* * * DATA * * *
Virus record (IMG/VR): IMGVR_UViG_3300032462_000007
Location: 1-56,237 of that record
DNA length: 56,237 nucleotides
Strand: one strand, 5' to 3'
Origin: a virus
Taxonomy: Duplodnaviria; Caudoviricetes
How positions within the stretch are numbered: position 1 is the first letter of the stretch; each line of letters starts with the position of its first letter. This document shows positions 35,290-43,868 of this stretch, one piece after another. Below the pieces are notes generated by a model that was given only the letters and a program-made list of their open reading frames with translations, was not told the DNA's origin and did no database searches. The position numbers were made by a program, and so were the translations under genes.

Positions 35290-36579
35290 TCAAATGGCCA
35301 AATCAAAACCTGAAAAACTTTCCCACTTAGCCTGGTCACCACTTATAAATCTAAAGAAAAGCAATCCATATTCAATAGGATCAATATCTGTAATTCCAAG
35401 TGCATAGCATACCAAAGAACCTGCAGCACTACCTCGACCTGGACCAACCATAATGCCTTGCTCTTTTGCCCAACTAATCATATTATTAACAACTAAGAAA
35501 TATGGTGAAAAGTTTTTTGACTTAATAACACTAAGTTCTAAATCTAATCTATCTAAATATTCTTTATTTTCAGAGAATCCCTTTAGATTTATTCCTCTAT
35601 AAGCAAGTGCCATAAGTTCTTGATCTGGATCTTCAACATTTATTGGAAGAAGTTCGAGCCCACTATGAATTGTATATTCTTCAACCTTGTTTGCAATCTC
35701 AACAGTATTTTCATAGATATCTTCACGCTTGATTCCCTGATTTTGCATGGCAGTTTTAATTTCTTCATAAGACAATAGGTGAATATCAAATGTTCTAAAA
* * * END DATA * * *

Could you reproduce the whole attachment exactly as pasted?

Virus record (IMG/VR): IMGVR_UViG_3300032462_000007
Location: 1-56,237 of that record
DNA length: 56,237 nucleotides
Strand: one strand, 5' to 3'
Origin: a virus
Taxonomy: Duplodnaviria; Caudoviricetes
How positions within the stretch are numbered: position 1 is the first letter of the stretch; each line of letters starts with the position of its first letter. This document shows positions 35,290-43,868 of this stretch, one piece after another. Below the pieces are notes generated by a model that was given only the letters and a program-made list of their open reading frames with translations, was not told the DNA's origin and did no database searches. The position numbers were made by a program, and so were the translations under genes.

Positions 35290-36579
35290 TCAAATGGCCA
35301 AATCAAAACCTGAAAAACTTTCCCACTTAGCCTGGTCACCACTTATAAATCTAAAGAAAAGCAATCCATATTCAATAGGATCAATATCTGTAATTCCAAG
35401 TGCATAGCATACCAAAGAACCTGCAGCACTACCTCGACCTGGACCAACCATAATGCCTTGCTCTTTTGCCCAACTAATCATATTATTAACAACTAAGAAA
35501 TATGGTGAAAAGTTTTTTGACTTAATAACACTAAGTTCTAAATCTAATCTATCTAAATATTCTTTATTTTCAGAGAATCCCTTTAGATTTATTCCTCTAT
35601 AAGCAAGTGCCATAAGTTCTTGATCTGGATCTTCAACATTTATTGGAAGAAGTTCGAGCCCACTATGAATTGTATATTCTTCAACCTTGTTTGCAATCTC
35701 AACAGTATTTTCATAGATATCTTCACGCTTGATTCCCTGATTTTGCATGGCAGTTTTAATTTCTTCATAAGACAATAGGTGAATATCAAATGTTCTAAAA